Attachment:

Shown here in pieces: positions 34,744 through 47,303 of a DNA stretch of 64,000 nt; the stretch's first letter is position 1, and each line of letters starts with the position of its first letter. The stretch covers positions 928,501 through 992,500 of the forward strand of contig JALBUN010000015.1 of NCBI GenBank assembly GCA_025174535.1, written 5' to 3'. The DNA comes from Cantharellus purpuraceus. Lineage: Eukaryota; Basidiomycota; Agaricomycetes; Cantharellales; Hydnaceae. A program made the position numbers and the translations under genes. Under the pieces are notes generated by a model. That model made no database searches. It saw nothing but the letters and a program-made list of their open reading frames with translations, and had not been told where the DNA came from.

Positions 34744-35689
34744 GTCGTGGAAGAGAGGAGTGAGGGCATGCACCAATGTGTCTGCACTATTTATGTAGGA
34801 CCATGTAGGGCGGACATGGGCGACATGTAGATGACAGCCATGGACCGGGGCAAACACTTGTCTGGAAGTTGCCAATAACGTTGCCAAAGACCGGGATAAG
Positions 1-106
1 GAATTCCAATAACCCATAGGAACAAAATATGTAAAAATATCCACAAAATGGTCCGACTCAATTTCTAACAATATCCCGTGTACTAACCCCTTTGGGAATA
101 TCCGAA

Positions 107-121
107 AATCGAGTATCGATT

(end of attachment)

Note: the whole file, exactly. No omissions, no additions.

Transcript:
Shown here in pieces: positions 34,744 through 47,303 of a DNA stretch of 64,000 nt; the stretch's first letter is position 1, and each line of letters starts with the position of its first letter. The stretch covers positions 928,501 through 992,500 of the forward strand of contig JALBUN010000015.1 of NCBI GenBank assembly GCA_025174535.1, written 5' to 3'. The DNA comes from Cantharellus purpuraceus. Lineage: Eukaryota; Basidiomycota; Agaricomycetes; Cantharellales; Hydnaceae. A program made the position numbers and the translations under genes. Under the pieces are notes generated by a model. That model made no database searches. It saw nothing but the letters and a program-made list of their open reading frames with translations, and had not been told where the DNA came from.

Positions 34744-35689
34744 GTCGTGGAAGAGAGGAGTGAGGGCATGCACCAATGTGTCTGCACTATTTATGTAGGA
34801 CCATGTAGGGCGGACATGGGCGACATGTAGATGACAGCCATGGACCGGGGCAAACACTTGTCTGGAAGTTGCCAATAACGTTGCCAAAGACCGGGATAAG
Positions 1-106
1 GAATTCCAATAACCCATAGGAACAAAATATGTAAAAATATCCACAAAATGGTCCGACTCAATTTCTAACAATATCCCGTGTACTAACCCCTTTGGGAATA
101 TCCGAA

Positions 107-121
107 AATCGAGTATCGATT